02 Mar 2017

How to avoid a midlife savings crisis

How to avoid a midlife savings crisis

Rising rents and house prices, combined with years of low wage growth, have made it hard for people to save.

With the cost of living rising, some people appear to be putting off saving into a pension, or not saving at all. This is leaving a third of Britons in their late 30s facing a mid-life savings crisis.

By delaying saving into a pension, a substantial number of Britons could end up with an inadequate income in retirement. 

Younger generations who delay saving may have to retire later. Britons reaching the age of 40 with no pension savings could be forced to work much longer to achieve a secure retirement. Even those nearing their 30s without a pension should not assume they can make up lost ground at a later age, no matter how far of retirement may seem.

Costly delay

Delaying saving for a few years can wipe tens of thousands of pounds off the future value of your pot. The earlier you start investing into a pension, the more your savings will benefit from the compound benefit of growth on growth. 

It is important for savers to maximise their employer contributions and take advantage of pension tax relief. The good news is that your employer and the Government can help to boost your savings.

If you save into a workplace scheme, it is likely that your employer will pay into your pot - with many matching your contribution. It makes sense to take maximum advantage of this. Any money you save is also boosted further by a government top-up in the form of tax relief.

Under auto enrolment, many employers are obliged to pay into a workplace pension for their employees. If you decide to opt out of the scheme, you will miss out on employer contributions and tax relief which is free money by any other name.

Tips to boost your pension

Regardless of whether or not you have started to save, these four tips can help get your pension on track:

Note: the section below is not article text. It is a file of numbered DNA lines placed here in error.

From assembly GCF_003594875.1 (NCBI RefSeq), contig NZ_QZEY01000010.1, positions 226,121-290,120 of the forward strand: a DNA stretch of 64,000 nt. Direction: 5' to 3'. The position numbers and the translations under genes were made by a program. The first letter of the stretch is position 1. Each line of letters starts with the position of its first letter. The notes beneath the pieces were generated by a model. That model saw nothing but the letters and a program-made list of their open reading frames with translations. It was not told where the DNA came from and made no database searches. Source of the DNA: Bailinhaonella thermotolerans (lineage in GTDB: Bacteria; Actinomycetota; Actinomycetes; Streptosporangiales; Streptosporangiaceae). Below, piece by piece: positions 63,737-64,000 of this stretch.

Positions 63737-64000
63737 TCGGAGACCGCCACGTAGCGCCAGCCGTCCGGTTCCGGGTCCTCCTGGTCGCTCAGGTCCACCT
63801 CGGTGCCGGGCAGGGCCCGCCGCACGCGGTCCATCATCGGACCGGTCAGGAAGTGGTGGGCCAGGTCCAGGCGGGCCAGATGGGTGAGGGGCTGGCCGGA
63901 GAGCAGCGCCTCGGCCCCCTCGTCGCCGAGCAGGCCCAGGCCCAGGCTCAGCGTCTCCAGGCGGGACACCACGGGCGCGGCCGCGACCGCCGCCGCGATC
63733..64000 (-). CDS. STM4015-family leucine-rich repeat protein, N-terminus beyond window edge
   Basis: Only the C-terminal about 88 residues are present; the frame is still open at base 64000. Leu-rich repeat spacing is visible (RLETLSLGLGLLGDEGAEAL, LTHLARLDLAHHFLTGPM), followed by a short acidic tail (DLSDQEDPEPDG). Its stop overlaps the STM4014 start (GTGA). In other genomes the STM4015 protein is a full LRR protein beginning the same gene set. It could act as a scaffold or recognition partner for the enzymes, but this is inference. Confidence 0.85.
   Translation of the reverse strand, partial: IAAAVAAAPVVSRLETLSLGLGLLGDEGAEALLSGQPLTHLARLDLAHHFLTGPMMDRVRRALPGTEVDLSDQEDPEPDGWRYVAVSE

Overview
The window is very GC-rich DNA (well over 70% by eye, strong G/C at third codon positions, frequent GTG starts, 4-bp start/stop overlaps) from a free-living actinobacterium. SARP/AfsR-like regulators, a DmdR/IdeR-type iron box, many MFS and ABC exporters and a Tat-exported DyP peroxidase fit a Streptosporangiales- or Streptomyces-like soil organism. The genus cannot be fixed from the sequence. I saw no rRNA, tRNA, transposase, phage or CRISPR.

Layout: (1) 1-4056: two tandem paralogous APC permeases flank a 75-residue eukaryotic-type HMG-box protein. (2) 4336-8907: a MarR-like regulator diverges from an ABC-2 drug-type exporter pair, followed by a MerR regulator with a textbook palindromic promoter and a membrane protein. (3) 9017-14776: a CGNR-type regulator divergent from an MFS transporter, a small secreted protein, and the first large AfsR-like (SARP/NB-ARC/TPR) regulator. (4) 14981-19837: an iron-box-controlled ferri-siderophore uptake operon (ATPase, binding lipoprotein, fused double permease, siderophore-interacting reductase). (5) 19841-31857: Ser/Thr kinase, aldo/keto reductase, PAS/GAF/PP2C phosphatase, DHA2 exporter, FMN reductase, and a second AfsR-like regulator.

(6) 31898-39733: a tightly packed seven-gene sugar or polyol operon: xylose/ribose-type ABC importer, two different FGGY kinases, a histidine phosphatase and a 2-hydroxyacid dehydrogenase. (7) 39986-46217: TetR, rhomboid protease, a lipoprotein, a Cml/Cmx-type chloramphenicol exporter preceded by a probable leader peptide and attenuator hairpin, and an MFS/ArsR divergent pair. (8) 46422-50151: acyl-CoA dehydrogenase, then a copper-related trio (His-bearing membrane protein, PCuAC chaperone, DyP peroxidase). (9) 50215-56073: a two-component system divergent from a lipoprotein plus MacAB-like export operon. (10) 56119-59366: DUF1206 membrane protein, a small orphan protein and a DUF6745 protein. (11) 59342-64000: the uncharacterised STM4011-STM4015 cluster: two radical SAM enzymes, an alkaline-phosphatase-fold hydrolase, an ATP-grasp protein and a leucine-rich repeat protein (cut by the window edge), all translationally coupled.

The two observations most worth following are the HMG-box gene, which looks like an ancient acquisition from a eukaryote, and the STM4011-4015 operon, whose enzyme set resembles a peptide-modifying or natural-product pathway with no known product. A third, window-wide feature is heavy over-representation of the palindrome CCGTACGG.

• Take advantage of tax relief. Any money you pay into your pension receives a rebate from the Government at the same rate as you pay Income Tax - 20%, 40% or 45%. This means it costs a basic rate taxpayer 60p and a top rate taxpayer 55p. The rate of tax relief matches the amount of income in that tax band, so a higher rate taxpayer with £3,000 of income in the higher rate band will only get 40% tax relief on £3,000 of gross contributions (and 20% on any balance). 
  • Maximise employer contributions. Make the most of your workplace pension scheme. Some employers will match your pension contribution, which can turbo-charge your savings. For example, if you increase your current contribution by 3%, your employer may pay in an extra 3% too. 
  • Taking risk can work to your benefit in the long term. Even if you're starting to save at 40, it's likely you'll have another 25 years before retirement. This means it's not too late to take a long-term view and invest in higher risk funds at the outset with potentially bigger returns. By investing for the long term, you are better positioned to weather the ups and downs of the stock market.
  • Plan ahead. Know how much you need to invest each month to achieve your ideal retirement, and don't forget to factor in inflation. Everyone's different. And it's likely the things you spend your money on now will change when you stop working.

Speak to an expert

A critical aspect of retirement planning is how you structure your financial affairs to make sure you have sufficient money if and when you stop working.

If you would like to review your current retirement plans, please contact us by clicking here.

Information based on our current understanding of taxation legislation and regulations, any levels and bases of, and reliefs from, taxation are subject to change.

The value of investments and income from them may go down. You may not get back the original amount invested. 

Past performance is not a reliable indicator of future performance. 


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